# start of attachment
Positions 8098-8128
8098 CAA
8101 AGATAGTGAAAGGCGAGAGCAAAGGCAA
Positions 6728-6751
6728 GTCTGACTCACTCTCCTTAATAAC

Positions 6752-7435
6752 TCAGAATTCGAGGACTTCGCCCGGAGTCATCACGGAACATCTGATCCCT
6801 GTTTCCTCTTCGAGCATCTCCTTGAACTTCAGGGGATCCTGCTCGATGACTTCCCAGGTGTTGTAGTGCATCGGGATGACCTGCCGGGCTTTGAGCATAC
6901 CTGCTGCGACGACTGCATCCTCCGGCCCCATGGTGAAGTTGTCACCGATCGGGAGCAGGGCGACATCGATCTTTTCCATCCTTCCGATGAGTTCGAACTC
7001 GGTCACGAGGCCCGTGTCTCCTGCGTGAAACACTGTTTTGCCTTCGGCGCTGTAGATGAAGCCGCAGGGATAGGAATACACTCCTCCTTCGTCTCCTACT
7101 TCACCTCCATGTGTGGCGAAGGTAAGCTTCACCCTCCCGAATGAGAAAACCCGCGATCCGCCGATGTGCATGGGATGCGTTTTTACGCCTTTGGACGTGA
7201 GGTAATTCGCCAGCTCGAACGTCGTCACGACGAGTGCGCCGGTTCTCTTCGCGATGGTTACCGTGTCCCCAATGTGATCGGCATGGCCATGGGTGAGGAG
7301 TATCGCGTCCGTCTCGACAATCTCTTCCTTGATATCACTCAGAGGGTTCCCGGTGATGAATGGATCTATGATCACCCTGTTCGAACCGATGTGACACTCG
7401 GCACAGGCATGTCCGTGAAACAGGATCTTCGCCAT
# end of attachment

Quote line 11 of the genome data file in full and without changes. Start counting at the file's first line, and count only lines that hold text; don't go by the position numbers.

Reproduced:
7101 TCACCTCCATGTGTGGCGAAGGTAAGCTTCACCCTCCCGAATGAGAAAACCCGCGATCCGCCGATGTGCATGGGATGCGTTTTTACGCCTTTGGACGTGA